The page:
International Women’s Day Special 2021: Women and Climate Change

Published by Georgia Crump on

Women and climate change on International Women’s Day

This Monday the 8th of March is International Women’s Day, when countries all around the world celebrate the achievements of women and rally together for gender equality. Thanks to the pandemic it will be a bit different to other years. But the message of support for women around the world remains very much the same. Not only are women disproportionately affected by climate change, they also play an important role in the fight against it. 

So to recognise and celebrate women around the world this International Women’s Day, we’re shining a spotlight on women and climate change. We’ll be looking at the history of the movement and it’s continuing relevance today, particularly in the fight against climate change. 

The origins of IWD

Clara Zetkin, the founder of International Women’s Day

International Women’s Day (IWD) as we know it today, started over 100 years ago in the United States. In 1908, 15,000 women gathered to march through New York City, demanding shorter working hours, better pay, and the right to vote. The following year on February 28th, the anniversary of the march, this day was celebrated as National Women’s Day. 

However, the day didn’t become an international celebration until a year later, when Clara Zetkin suggested it at the International Conference of Working Women in Copenhagen and it was agreed to by 17 countries. 

In 1975, the United Nations officially recognized the annual celebration, and in 1996 they began creating a theme for each International Women’s Day. Today, the day continues to be both a celebration of the achievements of women so far, and a recognition of continued gender inequality, raising awareness of the work we still need to do as a society. 

We still use the same colours for International Women’s Day as were used in the Women’s Social and Political Union (WSPU) in the UK in 1908: green for hope, and purple for justice and dignity. 

Why does IWD remain important today?

According to the IWD campaign, “gender parity will not be attained for almost a century.” Referring to the World Economic Forum, it says “none of us will see gender parity in our lifetimes, and nor likely will many of our children.”

In the context of the pandemic, this year has been particularly tough for women, with data from UN Women revealing that the pandemic could wipe out 25 years of progress in gender equality. 

Although progress has been made in the advance of women’s rights in the last 100 years, a significant inequality between men and women still remains.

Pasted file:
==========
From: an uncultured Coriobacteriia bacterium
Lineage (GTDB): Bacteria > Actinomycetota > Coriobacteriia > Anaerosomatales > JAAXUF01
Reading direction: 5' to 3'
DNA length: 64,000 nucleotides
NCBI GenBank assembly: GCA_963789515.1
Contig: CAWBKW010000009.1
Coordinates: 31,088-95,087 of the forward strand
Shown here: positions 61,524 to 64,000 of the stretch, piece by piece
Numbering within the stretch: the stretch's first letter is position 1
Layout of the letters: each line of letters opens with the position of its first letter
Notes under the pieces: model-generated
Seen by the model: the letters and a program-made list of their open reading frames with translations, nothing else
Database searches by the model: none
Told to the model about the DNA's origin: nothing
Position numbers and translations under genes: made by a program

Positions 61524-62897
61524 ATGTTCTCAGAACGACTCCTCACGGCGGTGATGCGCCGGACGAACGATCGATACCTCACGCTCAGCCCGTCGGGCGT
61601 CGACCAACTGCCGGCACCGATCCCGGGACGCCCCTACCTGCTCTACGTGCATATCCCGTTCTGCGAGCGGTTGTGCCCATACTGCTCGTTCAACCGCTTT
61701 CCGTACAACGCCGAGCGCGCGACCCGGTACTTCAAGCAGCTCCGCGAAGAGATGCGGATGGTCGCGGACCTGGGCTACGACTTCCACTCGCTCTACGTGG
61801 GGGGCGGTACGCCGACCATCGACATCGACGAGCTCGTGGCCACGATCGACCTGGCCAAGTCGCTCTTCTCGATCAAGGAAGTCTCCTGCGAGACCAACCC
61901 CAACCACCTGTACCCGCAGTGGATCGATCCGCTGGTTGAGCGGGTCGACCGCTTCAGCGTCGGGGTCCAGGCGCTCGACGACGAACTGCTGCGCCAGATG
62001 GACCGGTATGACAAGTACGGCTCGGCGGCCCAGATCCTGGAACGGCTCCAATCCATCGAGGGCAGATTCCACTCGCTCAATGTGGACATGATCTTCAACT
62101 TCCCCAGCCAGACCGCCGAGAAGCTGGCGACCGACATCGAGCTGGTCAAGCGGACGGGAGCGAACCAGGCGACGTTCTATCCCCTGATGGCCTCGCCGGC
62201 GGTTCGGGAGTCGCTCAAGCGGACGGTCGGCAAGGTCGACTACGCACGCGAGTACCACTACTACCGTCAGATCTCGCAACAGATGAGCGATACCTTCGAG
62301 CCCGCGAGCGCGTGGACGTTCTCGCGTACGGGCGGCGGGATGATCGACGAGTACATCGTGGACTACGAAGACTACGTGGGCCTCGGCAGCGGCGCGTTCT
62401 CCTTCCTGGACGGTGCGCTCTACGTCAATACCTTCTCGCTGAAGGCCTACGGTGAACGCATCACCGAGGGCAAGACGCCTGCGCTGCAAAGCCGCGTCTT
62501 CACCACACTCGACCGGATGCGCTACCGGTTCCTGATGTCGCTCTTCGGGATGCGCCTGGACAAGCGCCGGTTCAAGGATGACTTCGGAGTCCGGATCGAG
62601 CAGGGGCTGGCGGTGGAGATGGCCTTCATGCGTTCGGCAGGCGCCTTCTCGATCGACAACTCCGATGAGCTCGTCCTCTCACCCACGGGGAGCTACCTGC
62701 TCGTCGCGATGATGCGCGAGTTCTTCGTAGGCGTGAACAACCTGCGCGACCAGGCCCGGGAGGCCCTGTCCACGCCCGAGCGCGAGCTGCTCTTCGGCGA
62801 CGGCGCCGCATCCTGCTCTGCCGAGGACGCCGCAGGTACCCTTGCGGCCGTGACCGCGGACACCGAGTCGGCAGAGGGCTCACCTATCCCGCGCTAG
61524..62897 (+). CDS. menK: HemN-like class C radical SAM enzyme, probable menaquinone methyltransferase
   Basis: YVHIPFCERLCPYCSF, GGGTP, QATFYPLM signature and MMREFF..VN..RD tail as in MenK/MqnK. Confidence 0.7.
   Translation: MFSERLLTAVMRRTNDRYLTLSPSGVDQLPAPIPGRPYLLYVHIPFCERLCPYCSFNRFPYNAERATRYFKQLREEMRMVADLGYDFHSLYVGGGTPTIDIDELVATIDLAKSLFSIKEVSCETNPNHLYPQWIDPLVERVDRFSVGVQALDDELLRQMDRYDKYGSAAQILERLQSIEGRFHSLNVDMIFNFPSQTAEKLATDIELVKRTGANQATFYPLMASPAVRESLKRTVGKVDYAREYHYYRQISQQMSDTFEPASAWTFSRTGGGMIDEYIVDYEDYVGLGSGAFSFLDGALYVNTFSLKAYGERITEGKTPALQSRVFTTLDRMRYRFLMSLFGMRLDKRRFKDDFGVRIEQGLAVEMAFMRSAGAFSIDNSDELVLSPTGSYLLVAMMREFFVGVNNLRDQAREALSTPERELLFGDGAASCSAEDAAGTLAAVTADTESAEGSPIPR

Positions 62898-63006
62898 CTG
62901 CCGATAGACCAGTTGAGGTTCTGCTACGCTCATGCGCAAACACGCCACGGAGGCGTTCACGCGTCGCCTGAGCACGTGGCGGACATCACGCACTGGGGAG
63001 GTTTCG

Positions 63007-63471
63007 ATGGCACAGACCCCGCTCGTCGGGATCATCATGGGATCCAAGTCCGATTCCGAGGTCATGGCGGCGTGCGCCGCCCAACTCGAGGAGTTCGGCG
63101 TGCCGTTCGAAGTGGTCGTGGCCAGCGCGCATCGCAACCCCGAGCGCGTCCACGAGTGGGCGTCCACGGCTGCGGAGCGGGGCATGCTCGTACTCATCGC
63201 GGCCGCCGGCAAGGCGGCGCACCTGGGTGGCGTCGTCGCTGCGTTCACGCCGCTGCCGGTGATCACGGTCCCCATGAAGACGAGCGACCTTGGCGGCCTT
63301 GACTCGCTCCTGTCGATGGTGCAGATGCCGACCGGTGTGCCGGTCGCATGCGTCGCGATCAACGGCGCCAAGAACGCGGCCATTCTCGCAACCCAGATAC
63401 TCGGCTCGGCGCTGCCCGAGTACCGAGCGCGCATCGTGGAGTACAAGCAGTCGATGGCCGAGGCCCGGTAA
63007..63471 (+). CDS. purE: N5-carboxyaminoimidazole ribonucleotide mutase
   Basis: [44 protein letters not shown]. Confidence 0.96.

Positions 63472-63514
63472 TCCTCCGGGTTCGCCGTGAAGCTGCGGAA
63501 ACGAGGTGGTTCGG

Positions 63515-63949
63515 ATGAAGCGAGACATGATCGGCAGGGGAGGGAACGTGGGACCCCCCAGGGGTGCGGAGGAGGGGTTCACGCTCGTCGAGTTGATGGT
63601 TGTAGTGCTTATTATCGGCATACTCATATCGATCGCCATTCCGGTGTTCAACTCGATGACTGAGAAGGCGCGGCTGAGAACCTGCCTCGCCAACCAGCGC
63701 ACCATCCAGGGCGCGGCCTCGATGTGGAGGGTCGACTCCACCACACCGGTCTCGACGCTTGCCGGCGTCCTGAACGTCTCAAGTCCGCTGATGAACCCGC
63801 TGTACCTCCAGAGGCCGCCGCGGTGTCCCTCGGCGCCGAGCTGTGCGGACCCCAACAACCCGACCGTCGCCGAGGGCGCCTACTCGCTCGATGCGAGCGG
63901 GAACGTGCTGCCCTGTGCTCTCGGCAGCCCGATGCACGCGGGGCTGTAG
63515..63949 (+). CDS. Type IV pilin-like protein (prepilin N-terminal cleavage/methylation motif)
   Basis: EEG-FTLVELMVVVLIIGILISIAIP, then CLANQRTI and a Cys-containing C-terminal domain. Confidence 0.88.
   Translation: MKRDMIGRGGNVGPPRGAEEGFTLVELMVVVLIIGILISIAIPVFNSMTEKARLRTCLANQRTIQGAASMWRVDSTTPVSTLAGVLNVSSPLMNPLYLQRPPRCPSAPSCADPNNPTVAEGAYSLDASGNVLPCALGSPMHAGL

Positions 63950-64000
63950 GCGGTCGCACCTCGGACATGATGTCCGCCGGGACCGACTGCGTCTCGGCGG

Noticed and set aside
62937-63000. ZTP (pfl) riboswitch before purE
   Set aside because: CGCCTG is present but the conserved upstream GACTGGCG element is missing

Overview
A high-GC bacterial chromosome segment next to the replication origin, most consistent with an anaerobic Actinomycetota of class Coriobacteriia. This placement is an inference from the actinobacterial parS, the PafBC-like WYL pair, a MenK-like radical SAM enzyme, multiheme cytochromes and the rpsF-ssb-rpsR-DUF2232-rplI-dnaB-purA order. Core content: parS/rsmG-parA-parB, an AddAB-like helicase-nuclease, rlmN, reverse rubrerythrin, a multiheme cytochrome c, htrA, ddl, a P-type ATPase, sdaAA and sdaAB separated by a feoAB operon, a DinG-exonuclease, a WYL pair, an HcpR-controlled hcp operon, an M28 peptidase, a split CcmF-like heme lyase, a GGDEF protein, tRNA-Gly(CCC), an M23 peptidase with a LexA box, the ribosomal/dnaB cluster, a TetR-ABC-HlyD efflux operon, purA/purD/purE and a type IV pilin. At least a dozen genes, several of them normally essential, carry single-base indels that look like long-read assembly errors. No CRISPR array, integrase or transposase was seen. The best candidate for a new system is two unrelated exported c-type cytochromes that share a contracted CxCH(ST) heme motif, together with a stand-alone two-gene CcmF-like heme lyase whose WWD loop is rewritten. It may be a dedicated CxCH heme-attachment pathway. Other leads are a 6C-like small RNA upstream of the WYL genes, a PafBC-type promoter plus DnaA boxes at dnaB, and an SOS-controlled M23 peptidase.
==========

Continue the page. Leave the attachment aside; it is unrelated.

• Around the world, women remain concentrated in the lowest paid jobs, many in extremely vulnerable forms of employment
  • Women are nearly twice as likely as men to lose their jobs during the COVID-19 crisis, according to this recent report. 
  • The pandemic will dramatically increase the poverty rate for women and widen the gap between men and women who live in poverty

Not only this, but climate change specifically affects women more than men. 

Recognising the impact of climate change on women this IWD

Around the world, climate change is changing our weather patterns, including more frequent flooding and droughts, rising sea levels, and more intense heat waves. This has a direct impact on millions of people, disproportionately so for women and girls. Women are more likely to live in poverty than men, have less access to basic human rights like the ability to move freely and acquire land, and face systematic violence that escalates during periods of instability. 

As climate change intensifies, women and girls are likely to struggle more than men. For this reason, the Paris climate agreement includes specific provisions to ensure women receive additional support to cope with the hazards of climate change. 

Here are a few of the ways that climate change is specifically affecting women and girls around the world:

Increased risk of violence against women and girls.

Climate change causes extreme weather events like droughts, hurricanes, and flooding, which can make women’s homes and neighbourhoods uninhabitable. As a result, they may be forced to migrate to camps for displaced people, where living in temporary tents and shelters with no doors or locks can expose them to violence from strangers.

Higher risk of child marriage.

When a disaster strikes, girls can be more vulnerable to child marriage than usual. For poor families, child marriage can be seen as a way of reducing poverty. When extreme weather events hit, families risk losing everything, and are more likely to marry off their daughters at a younger age. This means they can no longer attend school and girls are extremely vulnerable in their new married lives.

Girls are more likely to miss classes or drop out of school.

When climate disaster hits, parents often require their children to help at home, with cooking, looking after younger siblings, or earning income. This results in them dropping out of school or missing important chunks of their education. What’s more, school buildings can be damaged in extreme weather events as a result of climate change, and it can take years for communities to find the funds to rebuild them. 

Greater risk of injury and death.